It was a private party for more than 350 people in the posh Muskoka district, so of course there was a car valet. But there was also a boat valet. And a waterplane valet. Guests needed these options so they could arrive with ease and focus on the 25 foot tall DJ booth wrapped in balloons and the concert featuring Canadian rockers 54-40 later that night.
August is normally supposed to be a slow month for Sebastien Centner, but the CEO of Toronto-based Eatertainment said the Muskoka party took seven months of planning and involved building a concert venue on the property of his client (who he wouldn’t name). Just two weeks later he was helping a tech client in California with three different parties during a conference, including a closing event where rapper Flo Rida performed.
No matter what the event — and Eatertainment does 900 events a year where it either acts as full producer or simply offers catering services — Centner goes in with a specific objective in mind.
“It should start and grow to a culmination point that’s a ‘wow,’ then taper off, like a movie or concert,” he tells Swagger. “That informs everything from our decision as to how we program it, how we time things, decorate the space or push people in a certain direction. They should constantly be turning around and being wowed so that three days later, they’re saying things like, ‘Those clouds over the bar — I didn’t even notice them until I was looking at my pictures afterwards.’”
This narrative approach to creating a guest experience has taken Centner and his team far beyond Toronto to L.A., Capetown and Istanbul, among other locations. Projects can range from six people to 3,500 and can involve everything from offering food to creating a website and full programming. A great deal of Centner’s inspiration, however, comes from a place much closer to home.
“My mother was the ultimate entertainer — she was always throwing birthday parties, going away parties, everything she could,” he recalled. There’s a slogan we took from her, which was, ‘Our door only opens inward.’ That was part of the culture I grew up with.”
Centner became even more immersed in the culture of entertaining after his parents, who were both economists, sold a technology company when they were young and invested in a restaurant his uncle was opening. From there, the family moved into the hotel and catering business. That meant a childhood filled with stints as busboy, waiter and later manager.
Initially, however, Centner seemed far more interested in technology than entertaining. He was recruited by Apple and worked on a Mac-based point of sale (POS) system just as the company was welcoming back Steve Jobs as CEO in late 1990s. Shortly after Jobs replaced former CEO John Scully, the POS project involving Centner came under review.
“I remember he asked how many units we thought we were going to sell,” he said. “We might have said 50,000, or 100,000. Literally, the number he was looking for was more like 10 million. He said, ‘Okay, we’re cutting that program.’”
Suddenly finding himself adrift, Sebastien Centner returned to help the family business with marketing.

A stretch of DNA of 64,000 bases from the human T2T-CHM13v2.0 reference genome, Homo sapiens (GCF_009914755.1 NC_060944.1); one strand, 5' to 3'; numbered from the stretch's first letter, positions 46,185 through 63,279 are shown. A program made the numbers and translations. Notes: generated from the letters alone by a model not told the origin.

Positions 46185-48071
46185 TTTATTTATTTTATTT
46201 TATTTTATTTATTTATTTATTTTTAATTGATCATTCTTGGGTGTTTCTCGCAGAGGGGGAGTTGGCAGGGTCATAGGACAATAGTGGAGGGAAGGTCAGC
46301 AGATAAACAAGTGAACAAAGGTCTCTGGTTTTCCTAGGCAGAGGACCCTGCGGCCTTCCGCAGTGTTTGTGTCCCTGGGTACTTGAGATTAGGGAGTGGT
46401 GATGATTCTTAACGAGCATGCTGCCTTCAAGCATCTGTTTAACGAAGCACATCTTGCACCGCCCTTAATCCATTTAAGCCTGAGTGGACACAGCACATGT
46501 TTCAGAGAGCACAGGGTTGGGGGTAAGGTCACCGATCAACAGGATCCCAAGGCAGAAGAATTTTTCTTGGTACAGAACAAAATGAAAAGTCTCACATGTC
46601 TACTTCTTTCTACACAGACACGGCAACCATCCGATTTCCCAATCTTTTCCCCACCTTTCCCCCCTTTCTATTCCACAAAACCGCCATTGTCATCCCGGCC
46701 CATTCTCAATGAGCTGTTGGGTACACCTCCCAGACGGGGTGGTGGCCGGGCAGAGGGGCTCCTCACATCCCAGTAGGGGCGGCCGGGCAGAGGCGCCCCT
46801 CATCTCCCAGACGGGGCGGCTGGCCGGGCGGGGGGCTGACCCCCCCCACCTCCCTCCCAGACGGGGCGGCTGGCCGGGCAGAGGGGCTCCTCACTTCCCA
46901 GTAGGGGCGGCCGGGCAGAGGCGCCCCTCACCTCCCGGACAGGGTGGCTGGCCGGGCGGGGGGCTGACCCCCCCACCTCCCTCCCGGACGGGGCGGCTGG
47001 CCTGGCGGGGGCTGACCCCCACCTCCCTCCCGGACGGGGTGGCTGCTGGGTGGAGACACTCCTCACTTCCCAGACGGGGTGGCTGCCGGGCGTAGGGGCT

“I realized pretty quickly I didn’t love the restaurant business,” he said. “It just feels tedious do the same thing night after night. It’s like Groundhog Day to me.”
Launching and developing Eatertainment, on the other hand, allows Centner to be far more creative — like the time a client with BMW M Series asked him to create an event in Las Vegas where a car would float in the air.
“We actually found this company in Eastern Europe that was making small levitation devices for retailers — Nike was using it in some stores to levitate a shoe,” he said.
“We got some samples and levitated a small car.”
There was just one problem: the cost to make it happen at the event would cost $1.4 million, far beyond the budget. Instead, Eatertainment created a similar effect with a 3D projection where a car looked like it was part of the ceiling until it was lowered to the ground. “It was important to me, though, that we showed we were willing to figure it out, that we were going to find a way to make it possible, no matter how challenging the request,” he said.
As Eatertainment grows, Centner doesn’t just respond to client’s whims but pursues his own ideas with equal passion — and in a surprisingly hands-on way. He recalled a recent event where he had imagined a four foot long service tray fashioned out of a plank of oak with spikes based on eight-inch dowels coming out, which had little cones where canapes floated inside.
“I’m not that handy — but with the help of a drill and some wood and after building a prototype of the tray, we did it,” he said. “I’m not doing it to save a couple hundred bucks. I do it because when that tray floats through the room, that gives me a high. It brings that spirit of celebration, and celebrating is the essence of what we do.”
Photographer: Dimitri Aspinall / @dimitri.aspinall
Creative/Editorial Director & Producer: Steven Branco / @chiefswaggerofficer
Wardrobe Stylist: Bismark Adomako / @mr_adomako
Photographer’s Assistant: Rauwshan Mahanaim / @rauwshan
Production Assistant: Edward Fung / @dapperchapsto
Behind the Scenes Photographer: Daniel Colocado / @dcolocado
Makeup Artist: Rashma Sookdeo / @itsfacetime_mms
Groomer: Darren Jansen, L’Oreal Professionnel / @darrenjansenhair – @lorealpro
Very special thanks to the beautiful Sheila Centner for her assistance, hospitality, and participation!